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PKI Teaching Guide

Page 34 of 36

Here is another opportunity to see some of the differences between what appears in Kane’s field notes and what makes it into the published book. It is worth referring to supplementary readings 6.1 and 6.2 (click here) for this section as well. Activities:

1.

Guide students as they analyze and evaluate Kane’s writings and explore how facts

can become embellished to tell a good story.

2.

Discuss how embellished stories may be better entertainment for audiences but

sometimes get in the way of the truth and historical accuracy.

3.

Invite students, in small groups, to select an event (e.g., historical, local, or current

event) and embellish a story about the event for artistic effect.

Invite each group of students to tell the embellished story to the class. The students may wish to incorporate drama into their storytelling activity. Following the presentations, discuss the inaccuracies from the actual event, and the possible implications if the stories were to be viewed as historical documentation.

4.

Have students reflect on their learning throughout their exploration of the entire DVD.

Write an essay describing the effects of inaccuracies in the documentation of historical events

and experiences of First Nations and other cultural groups.

Essay Topics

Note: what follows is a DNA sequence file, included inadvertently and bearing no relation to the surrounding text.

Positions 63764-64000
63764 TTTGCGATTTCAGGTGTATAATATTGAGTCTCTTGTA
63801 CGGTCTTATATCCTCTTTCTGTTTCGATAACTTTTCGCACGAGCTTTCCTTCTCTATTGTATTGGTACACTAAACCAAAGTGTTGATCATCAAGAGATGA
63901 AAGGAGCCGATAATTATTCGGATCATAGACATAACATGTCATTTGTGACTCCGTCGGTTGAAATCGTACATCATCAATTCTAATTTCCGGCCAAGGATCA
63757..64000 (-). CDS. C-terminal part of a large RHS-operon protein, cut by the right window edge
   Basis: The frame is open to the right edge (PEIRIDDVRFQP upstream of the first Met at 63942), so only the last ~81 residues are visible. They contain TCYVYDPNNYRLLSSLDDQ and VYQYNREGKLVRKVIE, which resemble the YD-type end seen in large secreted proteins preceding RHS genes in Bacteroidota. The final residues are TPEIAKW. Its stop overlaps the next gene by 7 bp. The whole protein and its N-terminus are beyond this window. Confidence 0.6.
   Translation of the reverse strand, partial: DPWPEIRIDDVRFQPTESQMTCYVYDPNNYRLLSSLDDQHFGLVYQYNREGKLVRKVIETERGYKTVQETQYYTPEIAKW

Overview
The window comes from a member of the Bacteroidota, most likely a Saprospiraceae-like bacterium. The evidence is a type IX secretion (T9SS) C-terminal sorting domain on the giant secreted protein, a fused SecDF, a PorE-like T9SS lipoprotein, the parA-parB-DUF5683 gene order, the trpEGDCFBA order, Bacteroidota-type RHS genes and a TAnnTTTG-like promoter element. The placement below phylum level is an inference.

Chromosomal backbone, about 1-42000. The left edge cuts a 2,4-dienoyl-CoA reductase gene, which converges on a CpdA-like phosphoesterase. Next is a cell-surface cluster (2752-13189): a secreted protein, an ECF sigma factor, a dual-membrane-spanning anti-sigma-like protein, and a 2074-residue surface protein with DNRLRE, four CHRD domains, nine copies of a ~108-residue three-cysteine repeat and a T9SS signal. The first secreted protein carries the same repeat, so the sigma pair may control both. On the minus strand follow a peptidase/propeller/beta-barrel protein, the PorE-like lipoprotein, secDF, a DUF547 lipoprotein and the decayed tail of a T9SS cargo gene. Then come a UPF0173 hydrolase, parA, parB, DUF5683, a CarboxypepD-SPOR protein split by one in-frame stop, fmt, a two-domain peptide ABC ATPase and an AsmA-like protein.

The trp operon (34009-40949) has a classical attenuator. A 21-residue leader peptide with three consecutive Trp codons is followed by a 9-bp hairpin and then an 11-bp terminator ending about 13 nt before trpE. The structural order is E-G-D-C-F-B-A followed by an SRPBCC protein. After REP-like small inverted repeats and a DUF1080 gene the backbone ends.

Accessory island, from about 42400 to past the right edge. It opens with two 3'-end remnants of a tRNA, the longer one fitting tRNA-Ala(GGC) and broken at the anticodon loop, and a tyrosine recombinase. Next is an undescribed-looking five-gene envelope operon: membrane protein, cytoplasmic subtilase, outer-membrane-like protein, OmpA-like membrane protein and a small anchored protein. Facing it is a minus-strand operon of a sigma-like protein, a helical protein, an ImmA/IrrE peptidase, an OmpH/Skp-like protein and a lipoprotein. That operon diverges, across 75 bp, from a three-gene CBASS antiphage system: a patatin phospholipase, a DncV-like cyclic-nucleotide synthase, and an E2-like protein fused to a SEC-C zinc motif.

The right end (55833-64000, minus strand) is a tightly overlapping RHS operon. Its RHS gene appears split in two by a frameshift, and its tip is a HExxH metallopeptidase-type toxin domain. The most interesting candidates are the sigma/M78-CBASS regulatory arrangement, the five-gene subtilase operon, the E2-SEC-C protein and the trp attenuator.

Art History

1) Pick a contemporary First Nations or Métis artist and compare his or her work to Paul Kane’s.

  • 2)

    Discuss Paul Kane as a representative of the Romantic movement.

  • 3)

    Explain how Kane changed his field sketches into paintings to account for the tastes of

his contemporary audience. 4) Pick a nineteenth century artist, such as Jacques-Louis David or Eugéne Delacroix, compare their work with that of Kane. 5) Discuss the changes Kane made between his field sketches and oil paintings.

and

Junior and Senior History/Social Sciences/Native Studies

6) Research and report on any of the First Nations or Métis communities that Kane encountered in his journeys.

7) Pick a painting (www.paulkane.ca ). Discuss the changes between it and the field sketches. Why did Kane make these changes?

From Field to Studio: The art of Paul Kane

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